Vol. 8, No. 40
Oct. 5-11, 2000
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About Growth, I Hold These Truths
By Bill Papian

I think I know what the majority of residents of the Deale/Shady Side Small Area believe about some of the crucial issues facing us. But, of course, my personal beliefs on those subjects would be challenged by any number of the citizens who live here, and rightly so. The proof of the pudding in this case is not in the eating, but in the printing of some of those beliefs, so here goes.

I believe that:

1. Development of a strip shopping mall - which includes a 55,000 square foot chain supermarket store on 88,000 square feet of land - at the intersection of Deale-Churchton and Bay Front roads will soon change this quasi-rural, rather rustic area into a typical city suburb.

2. Unless the Anne Arundel County Council and Administration tighten up the zoning regulations and use them to strictly control growth down here, that will happen anyway. Take a look at Edgewater, for example.

3. A large majority of the citizens of this area do not want that to happen.

If my third belief is true, then it should not happen. Which leaves us with two additional questions.

1. Is there any proof that my third belief is indeed true?

2. If it is, how can we get the county to honor both the control-the-growth statements in its recently adopted General Development Plan and the recommendations of the Small Area Planning Committee that the County set up for us?

What is there to back up my belief that area citizens do not want development of a strip shopping mall? Some of it is, of course, based on my biases, whatever they may be. But a good deal is based on several facts, as follows.

· The Small Area Planning Committee was made up of a group of people from varied walks of life who represented the five sub-areas. They were also economically, ethnically and racially diverse. The Committee Report (see for yourself at the library) contains discussions clearly advocating stricter growth control.

At the front of the Report there is, as mandated by the county, a "Vision" statement which reads in part:

Our recommendations are intended to protect and enhance the livability and diversity of our residential communities, the integrity and character of our villages and farms, and the small scale 'Hometown' nature of our local businesses. We recognize that our planning area's history and maritime economy are inextricably linked to a healthy Chesapeake Bay ecosystem. The preservation and restoration of wetlands, wildlife habitat, water quality and all natural resources are of primary importance.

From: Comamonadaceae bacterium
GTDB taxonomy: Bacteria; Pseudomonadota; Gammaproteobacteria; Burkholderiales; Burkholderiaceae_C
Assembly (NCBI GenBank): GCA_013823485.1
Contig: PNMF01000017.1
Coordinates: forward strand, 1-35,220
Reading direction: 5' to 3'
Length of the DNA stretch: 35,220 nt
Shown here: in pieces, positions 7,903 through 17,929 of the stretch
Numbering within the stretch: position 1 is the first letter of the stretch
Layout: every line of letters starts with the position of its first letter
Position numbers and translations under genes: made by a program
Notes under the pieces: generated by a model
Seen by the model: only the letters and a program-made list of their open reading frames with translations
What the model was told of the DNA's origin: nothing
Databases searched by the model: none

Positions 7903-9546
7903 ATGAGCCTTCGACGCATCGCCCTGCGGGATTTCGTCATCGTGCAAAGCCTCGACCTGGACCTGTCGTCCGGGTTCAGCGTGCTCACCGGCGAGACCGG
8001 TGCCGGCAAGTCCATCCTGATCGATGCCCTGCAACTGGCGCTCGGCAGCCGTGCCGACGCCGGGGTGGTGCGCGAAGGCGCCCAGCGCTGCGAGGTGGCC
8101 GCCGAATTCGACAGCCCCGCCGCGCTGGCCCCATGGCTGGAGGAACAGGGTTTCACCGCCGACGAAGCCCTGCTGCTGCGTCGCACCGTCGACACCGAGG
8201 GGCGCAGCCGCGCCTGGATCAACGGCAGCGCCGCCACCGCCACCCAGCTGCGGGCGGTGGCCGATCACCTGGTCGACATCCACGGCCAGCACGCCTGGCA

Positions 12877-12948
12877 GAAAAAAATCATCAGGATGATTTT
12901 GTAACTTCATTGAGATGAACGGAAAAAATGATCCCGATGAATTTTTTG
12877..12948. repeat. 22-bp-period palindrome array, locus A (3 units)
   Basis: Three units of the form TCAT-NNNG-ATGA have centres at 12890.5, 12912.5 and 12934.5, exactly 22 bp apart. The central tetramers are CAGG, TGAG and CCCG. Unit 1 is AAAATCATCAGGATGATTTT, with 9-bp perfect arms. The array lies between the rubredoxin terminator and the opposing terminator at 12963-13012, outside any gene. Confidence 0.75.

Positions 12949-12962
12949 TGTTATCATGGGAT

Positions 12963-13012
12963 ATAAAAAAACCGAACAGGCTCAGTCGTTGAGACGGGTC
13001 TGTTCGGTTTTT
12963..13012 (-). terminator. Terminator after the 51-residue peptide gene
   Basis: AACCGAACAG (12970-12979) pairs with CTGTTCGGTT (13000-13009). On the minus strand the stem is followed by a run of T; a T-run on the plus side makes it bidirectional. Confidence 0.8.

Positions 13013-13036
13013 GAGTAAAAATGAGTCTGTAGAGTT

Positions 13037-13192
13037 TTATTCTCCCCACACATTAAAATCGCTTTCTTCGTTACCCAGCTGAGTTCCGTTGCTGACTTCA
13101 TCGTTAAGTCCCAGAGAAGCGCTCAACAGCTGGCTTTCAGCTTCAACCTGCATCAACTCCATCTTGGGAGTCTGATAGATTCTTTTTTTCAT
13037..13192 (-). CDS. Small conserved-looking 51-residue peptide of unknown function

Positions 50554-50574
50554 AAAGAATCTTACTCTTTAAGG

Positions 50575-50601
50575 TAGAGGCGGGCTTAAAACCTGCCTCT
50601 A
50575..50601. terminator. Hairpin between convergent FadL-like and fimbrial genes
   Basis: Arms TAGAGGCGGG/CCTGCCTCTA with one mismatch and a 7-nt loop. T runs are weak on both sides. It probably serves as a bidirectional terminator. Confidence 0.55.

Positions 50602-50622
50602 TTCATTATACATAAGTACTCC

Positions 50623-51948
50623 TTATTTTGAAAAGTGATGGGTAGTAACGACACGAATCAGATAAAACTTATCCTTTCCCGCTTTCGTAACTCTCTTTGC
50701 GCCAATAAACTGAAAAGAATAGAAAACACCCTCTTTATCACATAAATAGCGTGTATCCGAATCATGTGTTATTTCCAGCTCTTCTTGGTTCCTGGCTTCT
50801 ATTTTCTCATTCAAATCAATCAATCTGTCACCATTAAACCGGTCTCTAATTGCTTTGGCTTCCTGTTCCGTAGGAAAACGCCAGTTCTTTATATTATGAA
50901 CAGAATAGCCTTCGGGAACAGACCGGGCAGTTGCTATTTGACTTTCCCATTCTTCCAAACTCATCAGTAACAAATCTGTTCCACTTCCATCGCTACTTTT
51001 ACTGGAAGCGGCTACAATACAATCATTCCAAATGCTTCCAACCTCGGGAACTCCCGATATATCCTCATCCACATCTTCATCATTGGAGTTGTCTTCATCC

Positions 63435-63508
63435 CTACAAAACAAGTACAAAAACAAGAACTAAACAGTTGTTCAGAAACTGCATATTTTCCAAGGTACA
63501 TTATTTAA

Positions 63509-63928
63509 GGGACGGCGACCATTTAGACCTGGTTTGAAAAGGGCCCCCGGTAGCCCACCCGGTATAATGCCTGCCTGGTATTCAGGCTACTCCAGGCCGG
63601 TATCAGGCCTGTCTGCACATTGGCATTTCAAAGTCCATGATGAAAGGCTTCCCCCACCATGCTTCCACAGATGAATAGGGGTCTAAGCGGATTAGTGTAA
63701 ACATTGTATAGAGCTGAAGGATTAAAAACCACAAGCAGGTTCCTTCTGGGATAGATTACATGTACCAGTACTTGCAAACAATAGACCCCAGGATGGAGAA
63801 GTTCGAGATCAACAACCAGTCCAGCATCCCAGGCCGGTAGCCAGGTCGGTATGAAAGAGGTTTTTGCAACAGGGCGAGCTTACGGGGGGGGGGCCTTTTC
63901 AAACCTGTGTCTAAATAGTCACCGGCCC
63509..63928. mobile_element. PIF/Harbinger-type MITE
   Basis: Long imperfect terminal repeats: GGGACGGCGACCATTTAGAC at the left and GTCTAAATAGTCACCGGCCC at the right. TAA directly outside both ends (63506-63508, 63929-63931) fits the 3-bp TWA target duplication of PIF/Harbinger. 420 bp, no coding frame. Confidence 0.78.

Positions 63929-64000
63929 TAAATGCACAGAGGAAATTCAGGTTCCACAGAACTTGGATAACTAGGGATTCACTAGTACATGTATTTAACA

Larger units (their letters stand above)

· Two public forums were sponsored by the county, the first to discover what sort of future the citizenry desired for our Small Area, the second to obtain reactions to and critiques of the report in its first draft form. The results verified the above vision, despite the fact that much of the second turnout consisted of families with special interests to defend.

· Early in the committee's deliberations, a survey was mailed to many households in the area. Those results also verified the desire to maintain the small-scale and quasi-rural nature of this area.

Note that those were not professionally run scientific surveys. A truly professional survey would be desirable. Unfortunately none of our civic organizations has the money for such a project, and the county doesn't seem to be interested. The amount of money needed is not that great, and the county has the Center for the Study of Public Issues at Anne Arundel Community College as well as several nearby universities, any one of which is capable of running a scientific survey. Unless such a poll is taken, we simply have to struggle along with personal assessments or guesstimates of true opinion. Too bad.

Regarding the second question, I would say that only judicious pressure on our administration and on our legislature and council stands a chance of inspiring those bodies to honor their commitments to control growth, to protect the Bay and to protect this precious peninsula. Enough pressure may even get them to challenge the Office of Law's Chicken Little fear of the sky falling, to wit, the possible accusation by a developer that any limit on the freedom to develop amounts to a constitutional "taking."

Our county executive ran on a platform aimed at protection of the environment and conservation of farmland and open space. Happily, she has recently been making good on the second of these, farmland conservation. Her heart seems to be mostly in the "uplands" and less on preserving the quasi-rural character of "lowland" or coastal communities like this peninsula. Hopefully, all that's needed is a reminder that we're here and also desperately in need of protection. Her mail address is: Janet Owens, County Executive; Anne Arundel County; Box 2700; Annapolis, MD 21404.

In the next few weeks and months, meetings and hearings on these subjects will be held. I hope citizens of all opinions will show up, not leaving the meetings to be dominated by those who have special interests at stake. Please speak out to save the Bay and our peninsula.

Occasional contributor Bill Papian was a de facto member of the Deale-Shady Side Small Area Planning Committee.

Copyright 2000
Bay Weekly